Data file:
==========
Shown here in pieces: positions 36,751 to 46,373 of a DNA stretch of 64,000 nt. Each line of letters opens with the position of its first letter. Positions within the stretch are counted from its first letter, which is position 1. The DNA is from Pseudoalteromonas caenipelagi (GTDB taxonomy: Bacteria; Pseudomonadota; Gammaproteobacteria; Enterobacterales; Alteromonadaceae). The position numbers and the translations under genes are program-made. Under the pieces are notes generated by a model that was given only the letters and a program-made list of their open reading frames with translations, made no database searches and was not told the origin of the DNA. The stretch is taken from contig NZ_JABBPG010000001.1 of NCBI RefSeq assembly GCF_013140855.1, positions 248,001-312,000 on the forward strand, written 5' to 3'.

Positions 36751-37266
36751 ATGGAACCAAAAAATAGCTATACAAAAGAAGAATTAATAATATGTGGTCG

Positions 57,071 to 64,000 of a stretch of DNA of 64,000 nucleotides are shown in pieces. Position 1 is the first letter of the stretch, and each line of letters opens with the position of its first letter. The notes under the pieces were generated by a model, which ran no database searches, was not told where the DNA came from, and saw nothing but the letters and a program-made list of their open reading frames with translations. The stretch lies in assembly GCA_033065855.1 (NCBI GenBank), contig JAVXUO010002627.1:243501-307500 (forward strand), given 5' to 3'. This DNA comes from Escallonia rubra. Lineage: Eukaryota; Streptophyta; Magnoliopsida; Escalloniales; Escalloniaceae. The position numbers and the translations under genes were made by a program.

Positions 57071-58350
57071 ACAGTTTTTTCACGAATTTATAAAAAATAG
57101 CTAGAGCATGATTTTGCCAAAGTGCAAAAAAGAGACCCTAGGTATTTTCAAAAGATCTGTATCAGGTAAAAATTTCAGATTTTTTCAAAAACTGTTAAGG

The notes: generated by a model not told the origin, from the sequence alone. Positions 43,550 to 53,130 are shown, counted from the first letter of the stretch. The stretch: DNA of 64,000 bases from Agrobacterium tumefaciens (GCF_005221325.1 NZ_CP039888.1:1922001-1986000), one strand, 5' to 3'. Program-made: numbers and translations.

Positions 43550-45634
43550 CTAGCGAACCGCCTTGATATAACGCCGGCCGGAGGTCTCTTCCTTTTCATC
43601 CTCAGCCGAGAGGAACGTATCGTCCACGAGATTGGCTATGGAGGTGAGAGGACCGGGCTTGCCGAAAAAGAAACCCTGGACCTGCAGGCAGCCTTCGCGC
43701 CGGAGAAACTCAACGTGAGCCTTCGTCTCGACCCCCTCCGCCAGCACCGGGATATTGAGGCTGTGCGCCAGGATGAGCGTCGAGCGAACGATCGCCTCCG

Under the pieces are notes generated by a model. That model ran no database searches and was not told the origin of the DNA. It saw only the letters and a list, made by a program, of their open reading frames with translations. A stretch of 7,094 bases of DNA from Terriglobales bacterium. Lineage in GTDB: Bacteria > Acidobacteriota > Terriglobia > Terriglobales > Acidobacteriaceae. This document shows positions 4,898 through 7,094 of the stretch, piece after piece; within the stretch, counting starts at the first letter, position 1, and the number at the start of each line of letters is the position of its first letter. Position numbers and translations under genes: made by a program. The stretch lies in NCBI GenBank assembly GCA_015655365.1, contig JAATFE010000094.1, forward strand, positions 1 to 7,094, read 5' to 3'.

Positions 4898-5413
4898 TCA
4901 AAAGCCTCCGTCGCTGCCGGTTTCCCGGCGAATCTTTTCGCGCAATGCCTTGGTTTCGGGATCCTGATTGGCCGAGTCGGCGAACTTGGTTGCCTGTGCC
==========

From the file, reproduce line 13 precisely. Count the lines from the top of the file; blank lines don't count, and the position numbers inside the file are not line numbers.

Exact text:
Under the pieces are notes generated by a model. That model ran no database searches and was not told the origin of the DNA. It saw only the letters and a list, made by a program, of their open reading frames with translations. A stretch of 7,094 bases of DNA from Terriglobales bacterium. Lineage in GTDB: Bacteria > Acidobacteriota > Terriglobia > Terriglobales > Acidobacteriaceae. This document shows positions 4,898 through 7,094 of the stretch, piece after piece; within the stretch, counting starts at the first letter, position 1, and the number at the start of each line of letters is the position of its first letter. Position numbers and translations under genes: made by a program. The stretch lies in NCBI GenBank assembly GCA_015655365.1, contig JAATFE010000094.1, forward strand, positions 1 to 7,094, read 5' to 3'.